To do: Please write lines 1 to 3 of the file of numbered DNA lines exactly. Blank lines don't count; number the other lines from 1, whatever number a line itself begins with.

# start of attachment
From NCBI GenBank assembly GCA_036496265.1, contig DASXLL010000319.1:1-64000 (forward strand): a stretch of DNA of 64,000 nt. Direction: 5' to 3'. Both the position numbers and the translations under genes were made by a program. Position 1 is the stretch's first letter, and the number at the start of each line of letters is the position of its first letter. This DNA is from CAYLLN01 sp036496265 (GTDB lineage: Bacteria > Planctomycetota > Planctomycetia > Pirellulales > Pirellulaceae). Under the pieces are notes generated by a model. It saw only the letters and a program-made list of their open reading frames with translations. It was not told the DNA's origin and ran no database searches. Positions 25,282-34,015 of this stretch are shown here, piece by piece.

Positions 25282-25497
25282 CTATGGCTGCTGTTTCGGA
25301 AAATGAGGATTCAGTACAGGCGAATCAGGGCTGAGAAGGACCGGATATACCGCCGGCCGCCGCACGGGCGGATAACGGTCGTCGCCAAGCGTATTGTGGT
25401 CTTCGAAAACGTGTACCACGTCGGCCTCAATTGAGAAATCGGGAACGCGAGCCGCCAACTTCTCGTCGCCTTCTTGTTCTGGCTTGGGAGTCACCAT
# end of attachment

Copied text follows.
From NCBI GenBank assembly GCA_036496265.1, contig DASXLL010000319.1:1-64000 (forward strand): a stretch of DNA of 64,000 nt. Direction: 5' to 3'. Both the position numbers and the translations under genes were made by a program. Position 1 is the stretch's first letter, and the number at the start of each line of letters is the position of its first letter. This DNA is from CAYLLN01 sp036496265 (GTDB lineage: Bacteria > Planctomycetota > Planctomycetia > Pirellulales > Pirellulaceae). Under the pieces are notes generated by a model. It saw only the letters and a program-made list of their open reading frames with translations. It was not told the DNA's origin and ran no database searches. Positions 25,282-34,015 of this stretch are shown here, piece by piece.

Positions 25282-25497
25282 CTATGGCTGCTGTTTCGGA